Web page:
10.2 Carbon cycle
10.3 The phosphorus cycle
10.4 The nitrogen cycle
10.5 The silica cycle
10.6 Other nutrients
10.7 The sediment-water interface and interstitial water
10.8 Vertical distribution of nutrients
10.9 Transport of sediments from terrestrial systems and biogeochemical cycles
10.10 Organisms and biochemical cycles
10.11 The concept of limiting nutrients
10.12 ‘New’ and ‘regenerated’ production
10.13 Greenhouse gas and biogeochemical cycles

11 Lakes as ecosystems
11.1 The lacustrine system as a unit
11.2 Ecological structures, principal processes and interactions
11.3 Principles of theoretical ecology applied to the interactions of drainage basin, lakes, and reservoirs
11.4 Forcing functions as external factors in aquatic ecosystems
11.5 The interactions of the littoral zone in lakes and the limnetic zone
11.6 Lakes, reservoirs and rivers as dynamic systems: responses to external forcing functions and their impacts
11.7 Palaeolimnology
11.8 Transport of dissolved particulate organic matter and vertical and horizontal circulation in aquatic ecosystems

12 Man-made reservoirs
12.1 General features and positive and negative impact
12.2 Technical aspects of constructing reservoirs
12.3 Important variables in the hydrology and functioning of reservoirs
12.4 Interactions of reservoirs and drainage basins – morphometry of dams
12.5 Succession and evolution in reservoirs during fi lling
12.6 Reservoir systems
12.7 Principal operating processes and mechanisms in reservoirs
12.8 The biochemical cycles and chemical composition of reservoir water
12.9 Pulses in reservoirs
12.10 Communities in reservoirs: the aquatic biota, its organization and functions in reservoirs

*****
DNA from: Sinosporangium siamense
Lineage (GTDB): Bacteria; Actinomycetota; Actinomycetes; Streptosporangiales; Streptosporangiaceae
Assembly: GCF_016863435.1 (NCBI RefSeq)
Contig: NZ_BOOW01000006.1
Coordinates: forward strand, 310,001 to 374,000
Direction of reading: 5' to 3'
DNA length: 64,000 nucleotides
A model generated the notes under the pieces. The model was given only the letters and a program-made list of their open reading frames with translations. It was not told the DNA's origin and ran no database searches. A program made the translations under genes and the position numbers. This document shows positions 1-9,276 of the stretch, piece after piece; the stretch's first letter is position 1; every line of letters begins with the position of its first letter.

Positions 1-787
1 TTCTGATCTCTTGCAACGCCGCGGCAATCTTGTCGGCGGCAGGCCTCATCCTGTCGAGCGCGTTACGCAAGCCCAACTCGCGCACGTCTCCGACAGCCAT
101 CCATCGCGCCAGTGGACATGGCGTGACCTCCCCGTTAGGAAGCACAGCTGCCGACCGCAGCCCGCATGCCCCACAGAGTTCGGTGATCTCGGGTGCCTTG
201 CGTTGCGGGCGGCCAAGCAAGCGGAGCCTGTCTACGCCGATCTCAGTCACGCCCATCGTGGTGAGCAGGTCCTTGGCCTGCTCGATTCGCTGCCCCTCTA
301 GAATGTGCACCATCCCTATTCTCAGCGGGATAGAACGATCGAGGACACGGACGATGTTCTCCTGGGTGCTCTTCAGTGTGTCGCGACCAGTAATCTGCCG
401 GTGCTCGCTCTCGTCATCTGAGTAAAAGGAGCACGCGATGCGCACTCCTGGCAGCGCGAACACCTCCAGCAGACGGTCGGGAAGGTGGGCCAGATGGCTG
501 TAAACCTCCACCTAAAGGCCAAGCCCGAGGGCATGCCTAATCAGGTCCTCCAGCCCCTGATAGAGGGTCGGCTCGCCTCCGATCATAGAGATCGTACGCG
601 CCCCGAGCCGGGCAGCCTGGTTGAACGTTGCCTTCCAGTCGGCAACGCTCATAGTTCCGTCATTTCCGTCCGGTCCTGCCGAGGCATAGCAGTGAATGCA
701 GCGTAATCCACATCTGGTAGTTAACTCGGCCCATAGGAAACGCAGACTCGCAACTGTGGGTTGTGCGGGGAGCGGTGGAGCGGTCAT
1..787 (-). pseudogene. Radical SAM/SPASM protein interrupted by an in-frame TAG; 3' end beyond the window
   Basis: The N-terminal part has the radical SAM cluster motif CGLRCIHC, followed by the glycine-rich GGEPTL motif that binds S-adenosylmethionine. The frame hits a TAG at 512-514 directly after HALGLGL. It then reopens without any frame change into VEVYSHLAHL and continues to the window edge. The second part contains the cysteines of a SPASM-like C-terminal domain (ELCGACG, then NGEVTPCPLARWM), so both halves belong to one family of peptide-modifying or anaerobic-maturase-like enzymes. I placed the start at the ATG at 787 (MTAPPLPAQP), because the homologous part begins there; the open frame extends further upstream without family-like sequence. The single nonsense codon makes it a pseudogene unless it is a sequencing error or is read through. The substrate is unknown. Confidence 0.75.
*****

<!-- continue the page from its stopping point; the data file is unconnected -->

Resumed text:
12.11 Biomass and fi shery production in reservoirs
12.12 ‘Evolution’ and aging of the reservoir
12.13 Multiple uses and management of reservoirs
12.14 Urban reservoirs
12.15 Research on reservoirs

13 Rivers
13.1 Rivers as ecosystems
13.2 Transport processes
13.3 Longitudinal profi le and classifi cation of the drainage network
13.4 Fluctuations in levels and discharge cycles
13.5 Chemical composition of the water and the biogeochemical cycles
13.6 Classifi cation and zonation
13.7 Intermittent rivers and streams
13.8 Primary production
13.9 Energy flow 4
13.10 The food chain
13.11 Large rivers
13.12 Fish communities in lotic systems
13.13 Drift
13.14 Impact of human activities
13.15 Restoration of rivers

14 Estuaries and coastal lagoons
14.1 General features
14.2 Sediment in estuaries
14.3 Chemical composition and processes in brackish waters
14.4 Communities in estuaries
14.5 Distribution of organisms in estuaries and tolerance of salinity
14.6 Maintenance of stocks of planktonic and benthic populations in estuaries
14.7 Primary productivity in estuaries
14.8 The food web in estuaries
14.9 Detritus in estuaries
14.10 The Cananéia lagoon region
14.11 Coastal lagoons
14.12 Patos Lagoon
14.13 The Plata Estuary (Argentina/Uruguay)